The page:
Uttarakhand has developed a new bio-fuel that is used in place of coal, a highly polluting fossil fuel, and provides additional income to locals.
The source of the bio-fuel is pine needles, which fall on ground during summer and cause forest fires because of the high concentration of resin in them.
In a bid to prevent the fires, the forest department initiated a pilot project in Chamoli district where local companies bought pine needles collected by village women at Re 1 per kg.
"On an average, a village woman earned Rs 70 a day this year," said Anil Baluni, vice-chairperson of the state’s environment advisory team, who supervised the project in Chamoli.
Initially, the department tried using pine needles as fuel directly, but it did not work due to the presence of different nitrogen oxides. The department then experimented with burning the pine needles in a closed kiln so that nitrogen compounds could evaporate through hydrolysis.
"The half-burnt material is mixed with cow dung or clay and briquettes are made with the help of machines," said A. Samant, the state’s chief conservator of forests. These bricks are sold to local coal-based industries.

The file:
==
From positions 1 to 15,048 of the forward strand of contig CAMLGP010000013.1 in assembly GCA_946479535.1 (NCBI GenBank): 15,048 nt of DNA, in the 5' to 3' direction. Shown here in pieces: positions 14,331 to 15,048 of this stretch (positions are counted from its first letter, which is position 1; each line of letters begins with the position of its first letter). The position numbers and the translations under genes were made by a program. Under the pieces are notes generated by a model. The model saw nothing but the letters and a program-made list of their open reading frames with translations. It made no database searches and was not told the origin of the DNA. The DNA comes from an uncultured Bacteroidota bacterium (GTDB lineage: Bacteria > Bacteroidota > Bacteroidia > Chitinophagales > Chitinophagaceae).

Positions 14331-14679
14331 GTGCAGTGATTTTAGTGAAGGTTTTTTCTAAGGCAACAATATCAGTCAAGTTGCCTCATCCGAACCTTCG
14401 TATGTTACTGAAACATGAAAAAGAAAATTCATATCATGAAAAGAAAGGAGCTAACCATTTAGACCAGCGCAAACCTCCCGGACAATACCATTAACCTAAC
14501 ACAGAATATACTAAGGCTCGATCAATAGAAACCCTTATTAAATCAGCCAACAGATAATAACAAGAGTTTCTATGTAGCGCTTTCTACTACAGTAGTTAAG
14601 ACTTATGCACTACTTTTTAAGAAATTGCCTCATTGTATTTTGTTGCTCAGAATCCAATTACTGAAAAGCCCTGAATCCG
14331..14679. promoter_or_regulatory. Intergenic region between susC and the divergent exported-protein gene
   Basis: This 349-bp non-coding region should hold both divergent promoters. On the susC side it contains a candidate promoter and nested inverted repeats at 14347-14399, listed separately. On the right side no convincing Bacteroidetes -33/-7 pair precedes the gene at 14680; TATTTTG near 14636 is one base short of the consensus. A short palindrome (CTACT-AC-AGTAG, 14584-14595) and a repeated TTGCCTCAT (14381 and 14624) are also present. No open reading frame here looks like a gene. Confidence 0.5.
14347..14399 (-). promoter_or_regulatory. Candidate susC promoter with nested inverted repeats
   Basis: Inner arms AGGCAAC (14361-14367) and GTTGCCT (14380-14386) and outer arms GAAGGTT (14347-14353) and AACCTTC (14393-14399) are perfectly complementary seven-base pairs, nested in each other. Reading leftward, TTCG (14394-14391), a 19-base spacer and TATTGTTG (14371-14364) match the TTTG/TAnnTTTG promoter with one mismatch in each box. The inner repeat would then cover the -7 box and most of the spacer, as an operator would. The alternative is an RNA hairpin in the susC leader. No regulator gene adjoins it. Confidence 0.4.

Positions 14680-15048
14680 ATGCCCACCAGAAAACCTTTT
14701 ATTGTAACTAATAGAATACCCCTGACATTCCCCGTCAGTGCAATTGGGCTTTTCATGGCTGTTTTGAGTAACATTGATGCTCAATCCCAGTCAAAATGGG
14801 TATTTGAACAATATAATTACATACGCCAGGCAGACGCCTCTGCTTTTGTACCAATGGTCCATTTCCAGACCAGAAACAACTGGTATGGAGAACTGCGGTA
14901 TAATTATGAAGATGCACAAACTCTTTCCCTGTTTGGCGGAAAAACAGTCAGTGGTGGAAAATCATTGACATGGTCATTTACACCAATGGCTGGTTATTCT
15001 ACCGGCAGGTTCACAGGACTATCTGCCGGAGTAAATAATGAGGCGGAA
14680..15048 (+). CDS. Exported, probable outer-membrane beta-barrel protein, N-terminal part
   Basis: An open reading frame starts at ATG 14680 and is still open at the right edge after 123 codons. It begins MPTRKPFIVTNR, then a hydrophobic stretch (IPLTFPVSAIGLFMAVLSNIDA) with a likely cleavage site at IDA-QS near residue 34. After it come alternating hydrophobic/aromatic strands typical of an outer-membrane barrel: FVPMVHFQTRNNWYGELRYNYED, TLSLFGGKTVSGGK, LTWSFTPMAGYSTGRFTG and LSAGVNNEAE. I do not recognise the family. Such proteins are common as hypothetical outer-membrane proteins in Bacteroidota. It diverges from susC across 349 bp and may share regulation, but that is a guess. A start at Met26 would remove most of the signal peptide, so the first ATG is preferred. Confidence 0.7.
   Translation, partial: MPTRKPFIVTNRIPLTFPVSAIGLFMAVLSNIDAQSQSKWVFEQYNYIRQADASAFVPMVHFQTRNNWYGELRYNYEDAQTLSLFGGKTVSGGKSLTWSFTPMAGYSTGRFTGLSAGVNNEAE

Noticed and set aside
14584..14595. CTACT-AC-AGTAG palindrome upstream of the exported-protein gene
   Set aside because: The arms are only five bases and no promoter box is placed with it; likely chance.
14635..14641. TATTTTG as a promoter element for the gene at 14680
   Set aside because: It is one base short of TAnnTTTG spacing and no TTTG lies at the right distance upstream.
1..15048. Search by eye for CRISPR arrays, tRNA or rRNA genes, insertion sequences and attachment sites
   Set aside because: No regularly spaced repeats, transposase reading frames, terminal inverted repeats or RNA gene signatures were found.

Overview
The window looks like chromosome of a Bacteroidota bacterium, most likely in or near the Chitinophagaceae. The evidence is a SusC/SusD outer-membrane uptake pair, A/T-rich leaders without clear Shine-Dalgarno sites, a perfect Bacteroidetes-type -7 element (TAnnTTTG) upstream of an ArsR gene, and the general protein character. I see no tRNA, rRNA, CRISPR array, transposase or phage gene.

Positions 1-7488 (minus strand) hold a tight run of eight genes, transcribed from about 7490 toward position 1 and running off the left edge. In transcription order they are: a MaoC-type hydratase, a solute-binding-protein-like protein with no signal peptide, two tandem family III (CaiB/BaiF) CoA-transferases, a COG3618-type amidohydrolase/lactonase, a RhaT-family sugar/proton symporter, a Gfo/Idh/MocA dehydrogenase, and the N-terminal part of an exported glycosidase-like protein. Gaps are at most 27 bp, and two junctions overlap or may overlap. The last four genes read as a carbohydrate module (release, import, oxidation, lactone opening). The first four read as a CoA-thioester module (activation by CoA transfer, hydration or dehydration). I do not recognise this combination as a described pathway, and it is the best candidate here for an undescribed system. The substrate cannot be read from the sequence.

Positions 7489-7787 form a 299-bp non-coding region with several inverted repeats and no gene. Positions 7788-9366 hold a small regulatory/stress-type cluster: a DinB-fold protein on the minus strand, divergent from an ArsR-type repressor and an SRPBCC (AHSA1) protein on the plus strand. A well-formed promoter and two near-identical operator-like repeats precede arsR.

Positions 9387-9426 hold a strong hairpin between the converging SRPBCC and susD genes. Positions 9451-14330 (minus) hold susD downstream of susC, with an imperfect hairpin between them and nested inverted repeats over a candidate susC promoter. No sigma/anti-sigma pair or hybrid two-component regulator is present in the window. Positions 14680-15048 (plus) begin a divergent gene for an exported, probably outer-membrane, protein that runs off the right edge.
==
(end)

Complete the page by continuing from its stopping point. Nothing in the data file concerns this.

Fifty tonnes of pine needle bricks can replace 30 tonnes of coal at half the price of coal. This saves 71 tonnes of carbon emission, the department officials said.
The government found private players to run the project from the first year. "They have set up collection centres for pine needles and kilns to make bricks," Baluni said. For each tonne of needles collected, the private player is required to pay the government a royalty of Rs 20 per tonne.
Baluni said another indication the project had worked was that five companies had submitted proposals to the Uttarakhand government to set up 10MW power plants based on fuel from pine needle bricks.